So we set out to combine both oral and written cultural traditions of these communities that made the bookstore’s neighbourhood so diverse. We gave space for workshops, readings, rehearsals, book launches, art exhibitions, etc. The Maria Schulka branch of the Toronto Public Library across the street from us helped us promote a lot of our artists.
So when you say we—you have a partner?
Two people created the bookstore one from Jamaica and the other (me) from Cuba. Michele Johnston who teaches at York University with me in the Harriet Tubman Institute, and I set out to create an intersection between Latin American and Afro-Caribbean communities. Before opening Accents we did a research trip; we headed south and went through fifteen cities ending up in Miami. We wanted to know, in an era of mass closings of independent bookstores, how we could improvise on the failing model of bookstore to make a dynamic space adapted to its surroundings.
An essential feature of Accents is that every week without fail we have a poet and a writer talk about their work. We have frequent book launches, visual art exhibitions, film screenings, etc. The writers and artists that we represent are at all stages of their development, from those that are self-published on the internet to others that are publishing their third or fourth book. Our focus is on African Diaspora, Caribbean and Latin American work but everyone is welcome. We offer Spanish and English classes for adults and for children. “Jamaican Nights” and “Debates on Cuba” are two program series that we developed for exchange, debate and information on our two national cultures. We draw on visiting writers and academics at York University as well as other universities in the city. In our Caribbean understanding, a bookstore is a place of face to face encounter, a cultural centre, a place that lives from the energy of the communities surrounding it.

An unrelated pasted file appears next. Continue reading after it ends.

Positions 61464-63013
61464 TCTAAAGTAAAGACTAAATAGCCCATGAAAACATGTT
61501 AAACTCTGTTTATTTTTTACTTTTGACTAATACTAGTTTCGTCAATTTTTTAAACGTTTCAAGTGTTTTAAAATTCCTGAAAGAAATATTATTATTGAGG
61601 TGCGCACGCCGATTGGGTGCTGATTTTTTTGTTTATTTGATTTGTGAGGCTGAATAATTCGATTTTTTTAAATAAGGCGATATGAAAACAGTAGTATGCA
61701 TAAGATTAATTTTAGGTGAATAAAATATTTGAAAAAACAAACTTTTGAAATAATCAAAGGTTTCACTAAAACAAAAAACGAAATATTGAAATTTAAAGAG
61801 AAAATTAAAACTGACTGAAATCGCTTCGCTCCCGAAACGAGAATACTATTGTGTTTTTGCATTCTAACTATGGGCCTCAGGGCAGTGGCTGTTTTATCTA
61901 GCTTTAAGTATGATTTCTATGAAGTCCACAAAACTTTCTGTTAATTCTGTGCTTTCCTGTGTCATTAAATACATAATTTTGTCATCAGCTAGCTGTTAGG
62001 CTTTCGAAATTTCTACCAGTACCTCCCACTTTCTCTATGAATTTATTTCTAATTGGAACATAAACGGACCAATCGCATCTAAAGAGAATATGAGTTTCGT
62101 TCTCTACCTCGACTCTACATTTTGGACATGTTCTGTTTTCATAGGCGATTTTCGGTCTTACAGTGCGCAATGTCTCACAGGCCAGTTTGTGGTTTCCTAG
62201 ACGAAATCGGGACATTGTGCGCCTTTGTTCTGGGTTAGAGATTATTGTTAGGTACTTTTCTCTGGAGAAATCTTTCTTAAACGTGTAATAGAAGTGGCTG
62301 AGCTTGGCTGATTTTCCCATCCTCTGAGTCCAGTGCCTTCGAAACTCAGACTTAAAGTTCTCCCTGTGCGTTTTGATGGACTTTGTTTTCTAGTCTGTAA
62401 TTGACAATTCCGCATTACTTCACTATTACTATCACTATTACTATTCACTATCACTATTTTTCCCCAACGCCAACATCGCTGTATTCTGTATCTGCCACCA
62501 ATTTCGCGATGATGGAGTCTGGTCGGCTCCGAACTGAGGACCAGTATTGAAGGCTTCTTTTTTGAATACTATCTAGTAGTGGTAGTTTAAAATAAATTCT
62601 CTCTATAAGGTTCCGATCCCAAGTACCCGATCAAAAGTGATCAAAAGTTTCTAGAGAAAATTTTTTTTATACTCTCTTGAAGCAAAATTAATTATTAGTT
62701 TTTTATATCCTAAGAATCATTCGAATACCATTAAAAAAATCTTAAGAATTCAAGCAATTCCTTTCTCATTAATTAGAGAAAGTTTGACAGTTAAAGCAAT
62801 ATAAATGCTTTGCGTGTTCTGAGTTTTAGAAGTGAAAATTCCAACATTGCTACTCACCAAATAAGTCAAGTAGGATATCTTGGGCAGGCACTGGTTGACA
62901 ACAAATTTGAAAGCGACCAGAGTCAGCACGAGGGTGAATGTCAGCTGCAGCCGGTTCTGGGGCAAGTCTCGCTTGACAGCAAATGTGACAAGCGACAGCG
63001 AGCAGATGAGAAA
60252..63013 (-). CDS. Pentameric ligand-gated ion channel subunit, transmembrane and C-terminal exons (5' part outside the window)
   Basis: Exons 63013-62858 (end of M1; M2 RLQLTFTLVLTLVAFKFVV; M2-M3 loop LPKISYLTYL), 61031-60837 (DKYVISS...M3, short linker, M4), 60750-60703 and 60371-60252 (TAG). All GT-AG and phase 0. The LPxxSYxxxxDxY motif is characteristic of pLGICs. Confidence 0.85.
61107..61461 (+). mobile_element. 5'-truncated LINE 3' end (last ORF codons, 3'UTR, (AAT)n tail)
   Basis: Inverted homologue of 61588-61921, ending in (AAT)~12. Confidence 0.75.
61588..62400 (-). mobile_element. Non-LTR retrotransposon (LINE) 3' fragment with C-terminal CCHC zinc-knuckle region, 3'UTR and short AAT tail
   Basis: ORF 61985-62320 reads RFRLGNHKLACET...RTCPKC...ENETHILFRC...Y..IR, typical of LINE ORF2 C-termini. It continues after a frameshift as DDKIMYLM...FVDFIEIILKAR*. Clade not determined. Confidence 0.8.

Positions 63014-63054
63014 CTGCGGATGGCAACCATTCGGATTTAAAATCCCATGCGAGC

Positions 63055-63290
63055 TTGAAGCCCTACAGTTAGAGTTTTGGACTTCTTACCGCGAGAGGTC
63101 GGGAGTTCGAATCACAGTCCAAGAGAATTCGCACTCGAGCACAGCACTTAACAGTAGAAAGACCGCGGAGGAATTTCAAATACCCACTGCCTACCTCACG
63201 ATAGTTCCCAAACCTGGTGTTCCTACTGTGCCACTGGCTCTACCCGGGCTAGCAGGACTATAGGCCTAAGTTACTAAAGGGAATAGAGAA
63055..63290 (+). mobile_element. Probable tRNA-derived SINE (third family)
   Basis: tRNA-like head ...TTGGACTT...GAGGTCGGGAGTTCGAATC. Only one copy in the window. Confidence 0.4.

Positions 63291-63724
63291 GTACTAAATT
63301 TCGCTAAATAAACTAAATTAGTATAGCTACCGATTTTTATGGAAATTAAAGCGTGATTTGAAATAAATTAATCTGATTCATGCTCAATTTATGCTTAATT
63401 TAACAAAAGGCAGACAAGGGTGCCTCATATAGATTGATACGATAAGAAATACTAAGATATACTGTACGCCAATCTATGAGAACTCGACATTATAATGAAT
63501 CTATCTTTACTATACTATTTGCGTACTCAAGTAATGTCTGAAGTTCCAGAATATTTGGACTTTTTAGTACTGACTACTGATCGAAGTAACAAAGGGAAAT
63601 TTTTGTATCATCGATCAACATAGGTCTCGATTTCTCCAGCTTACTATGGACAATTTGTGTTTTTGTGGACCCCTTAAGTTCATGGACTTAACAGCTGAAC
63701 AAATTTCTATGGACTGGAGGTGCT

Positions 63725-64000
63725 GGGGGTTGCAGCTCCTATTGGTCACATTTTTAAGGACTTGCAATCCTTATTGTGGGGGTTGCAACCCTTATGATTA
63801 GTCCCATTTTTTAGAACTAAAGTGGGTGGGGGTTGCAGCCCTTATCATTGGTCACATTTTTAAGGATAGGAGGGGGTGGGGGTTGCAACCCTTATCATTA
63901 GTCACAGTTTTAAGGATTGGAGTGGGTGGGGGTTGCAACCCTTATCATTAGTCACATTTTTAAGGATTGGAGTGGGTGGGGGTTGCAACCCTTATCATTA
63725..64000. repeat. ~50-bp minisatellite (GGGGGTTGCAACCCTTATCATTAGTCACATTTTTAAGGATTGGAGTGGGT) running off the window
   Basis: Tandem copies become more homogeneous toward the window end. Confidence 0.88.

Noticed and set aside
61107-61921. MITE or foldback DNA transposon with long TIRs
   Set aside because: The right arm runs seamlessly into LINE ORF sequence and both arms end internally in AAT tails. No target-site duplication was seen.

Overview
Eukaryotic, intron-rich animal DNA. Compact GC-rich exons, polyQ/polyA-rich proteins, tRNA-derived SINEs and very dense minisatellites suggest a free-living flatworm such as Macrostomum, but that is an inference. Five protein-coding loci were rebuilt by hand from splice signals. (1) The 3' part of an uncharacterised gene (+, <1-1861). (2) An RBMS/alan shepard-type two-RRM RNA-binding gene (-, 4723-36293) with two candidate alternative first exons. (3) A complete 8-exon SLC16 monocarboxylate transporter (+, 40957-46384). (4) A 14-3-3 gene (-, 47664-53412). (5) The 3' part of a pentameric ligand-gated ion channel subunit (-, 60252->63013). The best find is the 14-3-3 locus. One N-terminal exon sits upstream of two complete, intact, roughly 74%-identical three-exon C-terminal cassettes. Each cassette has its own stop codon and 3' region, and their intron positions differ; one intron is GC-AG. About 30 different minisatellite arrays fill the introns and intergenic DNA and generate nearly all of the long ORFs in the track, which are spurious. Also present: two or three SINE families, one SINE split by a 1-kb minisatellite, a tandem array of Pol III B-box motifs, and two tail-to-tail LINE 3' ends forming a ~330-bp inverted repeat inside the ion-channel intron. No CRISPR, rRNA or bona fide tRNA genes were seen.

Why did you move away from your base in Eglinton?
When the lease expired three months ago and the LRT construction shut-down much of the area we had to decide—do we go totally virtual, do we move to a transitional location or do we do a combination of the two? How do we maintain Accents in a way that is faithful to the spirit of the bookstore on Eglinton?
Charmaine Lurch, an artist, was looking for someone to share her studio here at Artscape Wychwood Barns. You can see some of her work on the walls. My proposal to Artscape was that I use the studio, all but one day of the week, as a writer whose practice extended to community interactions. The books on these shelves can be purchased online but, in the context of the events and conversations I hold here, they serve as reference material.